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New York's 'Rocky' drug laws revised

Real reform remains, say activists

After years of false starts, reform finally came to the notorious New York State Rockefeller Drug Laws in early December. In a last minute move on the legislative session's last day, both the state Assembly and Senate passed a compromise bill that would reduce sentences for some New York State drug offenders.

Drug reformers and their allies are less than satisfied because the sentencing bill failed to address what they have long been identifying as key concerns: the return of judicial discretion in sentencing and a means of diverting drug offenders from prison into treatment.

Still, the bill passed in Albany and, after signing by Gov. Pataki, will bring relief to some imprisoned under New York's drug laws.

The bill both reduces sentences for some drug law violators and increases the quantity-thresholds required to kick in tougher sentences. Under the Rockefeller laws, Class A-1 felons faced 15-to-life; now they will face 8-to-20. Weight thresholds for heroin, cocaine, and other illicit drugs have doubled from four ounces to eight ounces to trigger a Class A-1 charge, and two ounces to four ounces to trigger a Class A-II charge.

The bill also provides for persons currently serving the longest sentences to ask for court hearings to seek sentence reductions in line with the new sentencing ranges. Under the Rockefeller laws that were passed in the early 1970s, more than one hundred thousand New Yorkers have been imprisoned on drug charges, many with draconian 15-year-to-life sentences.

The Rockefellers laws created a harsh mandatory minimum sentencing template that has since spread across the country, significantly contributing to the immense number of people imprisoned in the United States.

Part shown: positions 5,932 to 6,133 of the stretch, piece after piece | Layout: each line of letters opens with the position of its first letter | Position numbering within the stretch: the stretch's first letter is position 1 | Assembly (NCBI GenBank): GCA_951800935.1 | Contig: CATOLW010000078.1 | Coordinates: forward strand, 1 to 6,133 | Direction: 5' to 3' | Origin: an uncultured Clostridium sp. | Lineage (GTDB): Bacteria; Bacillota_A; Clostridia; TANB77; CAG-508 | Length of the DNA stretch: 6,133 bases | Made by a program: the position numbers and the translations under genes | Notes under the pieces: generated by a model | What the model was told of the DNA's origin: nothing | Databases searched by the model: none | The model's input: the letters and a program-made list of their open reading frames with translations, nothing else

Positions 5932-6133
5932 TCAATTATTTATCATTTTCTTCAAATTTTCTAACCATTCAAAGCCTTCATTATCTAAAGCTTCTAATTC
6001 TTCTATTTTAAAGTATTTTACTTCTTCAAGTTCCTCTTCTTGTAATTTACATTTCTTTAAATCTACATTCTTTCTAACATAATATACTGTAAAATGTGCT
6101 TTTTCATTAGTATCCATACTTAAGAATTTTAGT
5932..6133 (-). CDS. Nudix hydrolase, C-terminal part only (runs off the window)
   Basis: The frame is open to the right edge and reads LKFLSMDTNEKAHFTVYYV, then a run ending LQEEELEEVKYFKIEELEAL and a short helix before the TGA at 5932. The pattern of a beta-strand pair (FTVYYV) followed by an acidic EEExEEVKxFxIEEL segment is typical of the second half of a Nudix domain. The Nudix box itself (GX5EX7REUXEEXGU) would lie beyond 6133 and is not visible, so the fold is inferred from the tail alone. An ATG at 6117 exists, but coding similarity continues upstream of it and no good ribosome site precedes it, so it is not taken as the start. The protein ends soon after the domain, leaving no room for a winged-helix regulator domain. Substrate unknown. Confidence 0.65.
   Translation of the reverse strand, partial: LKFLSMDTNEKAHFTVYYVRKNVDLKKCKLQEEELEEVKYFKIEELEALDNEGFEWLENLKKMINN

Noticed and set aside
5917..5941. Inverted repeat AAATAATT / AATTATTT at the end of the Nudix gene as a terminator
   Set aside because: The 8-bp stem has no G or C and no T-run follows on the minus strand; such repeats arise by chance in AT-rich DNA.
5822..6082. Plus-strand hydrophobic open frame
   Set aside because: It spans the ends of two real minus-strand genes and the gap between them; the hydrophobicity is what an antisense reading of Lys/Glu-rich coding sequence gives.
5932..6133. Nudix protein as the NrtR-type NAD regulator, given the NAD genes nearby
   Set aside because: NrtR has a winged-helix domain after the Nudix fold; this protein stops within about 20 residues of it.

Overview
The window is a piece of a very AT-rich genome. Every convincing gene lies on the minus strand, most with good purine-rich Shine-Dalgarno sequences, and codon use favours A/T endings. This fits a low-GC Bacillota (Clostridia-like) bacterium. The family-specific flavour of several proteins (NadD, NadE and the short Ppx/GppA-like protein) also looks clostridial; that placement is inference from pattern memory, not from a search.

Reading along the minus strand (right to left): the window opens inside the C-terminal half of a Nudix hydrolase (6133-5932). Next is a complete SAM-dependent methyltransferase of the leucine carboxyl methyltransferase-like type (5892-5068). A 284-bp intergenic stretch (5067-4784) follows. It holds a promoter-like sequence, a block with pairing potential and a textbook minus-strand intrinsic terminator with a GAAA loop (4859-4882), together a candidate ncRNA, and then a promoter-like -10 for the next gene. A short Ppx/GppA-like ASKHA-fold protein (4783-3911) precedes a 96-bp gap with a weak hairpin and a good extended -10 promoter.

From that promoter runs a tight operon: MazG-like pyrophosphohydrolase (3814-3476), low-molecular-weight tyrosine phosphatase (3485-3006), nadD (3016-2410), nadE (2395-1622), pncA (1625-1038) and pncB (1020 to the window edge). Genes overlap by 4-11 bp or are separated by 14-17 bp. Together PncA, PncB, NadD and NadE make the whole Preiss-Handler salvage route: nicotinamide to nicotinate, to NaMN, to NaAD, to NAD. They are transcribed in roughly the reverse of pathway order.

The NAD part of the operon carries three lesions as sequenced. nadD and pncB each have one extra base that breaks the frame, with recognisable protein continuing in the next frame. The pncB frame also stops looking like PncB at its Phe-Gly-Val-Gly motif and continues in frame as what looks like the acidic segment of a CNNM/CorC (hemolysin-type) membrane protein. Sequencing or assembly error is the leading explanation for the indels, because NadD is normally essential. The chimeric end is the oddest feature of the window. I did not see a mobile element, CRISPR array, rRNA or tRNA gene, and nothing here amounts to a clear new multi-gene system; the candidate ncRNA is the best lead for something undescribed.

Source: The Drug War Chronicle,

Book Review:

Life on the Outside: The Prison Odyssey of Elaine Bartlett

By Jennifer Gonnerman

Life on the Outside tells the story of Elaine Bartlett, who spent sixteen years behind bars for selling cocaine - a first offense - under New York's controversial Rockefeller drug laws. The book opens on the morning of January 26, 2000 when she walks out of Bedford Hills prison. At 42, Elaine has virtually nothing: no money, no job, and no real home.

What she does have is a large and troubled family, including four children, who live in a decrepit housing project on the Lower East Side. "I left one prison to come home to another," Elaine says.

Over the next months, she clashes with her daughters, hunts for a job, visits her son and husband in prison, negotiates the rules of parole, and searches for a home of her own.

Beginning only a few years ago in earnest, the United States has now imprisoned more than two million people while making few preparations for their eventual release. Now these prisoners are coming home in record numbers, as unprepared for "life on the outside" as society is for them.

Jennifer Gonnerman calls attention to this mounting national crisis by crafting an intimate family portrait - a story of struggle and survival, guilt and forgiveness, loneliness and love.

Available through a local book store, or visit

Book Review:

15 to Life - How I Painted My Way to Freedom

By Anthony Papa with Jennifer Wynn

15 to Life tells a rare adventure story: how a family man, railroaded by the subterfuge surrounding the War on Drugs, was able to earn an early release from prison and become a major activist against draconian drug laws.

Offered a chance to make a quick $500, Anthony Papa agreed to deliver an envelope that was, instead, part of a police sting operation. His first and only criminal offense cost him a 15-year sentence to Sing-Sing, New York State's maximum-security prison. Papa contemplated suicide realizing the best years of his life would be spent clapped up in a six-foot cell.

One day he discovered painting. It gave him hope, and he found he had talent. When the Whitney Museum chose his painting to exhibit, he suddenly received intense media attention. Governor Pataki got wind of his case, and after 12 hard years of time, Anthony Papa was granted clemency.

15 to Life is more than a dramatic story, more than an inside look at one of the most dangerous prisons in America today - it is also an important sociological work and a call for reform of the destructive laws of the War on Drugs.

Available through a local book store, or visit

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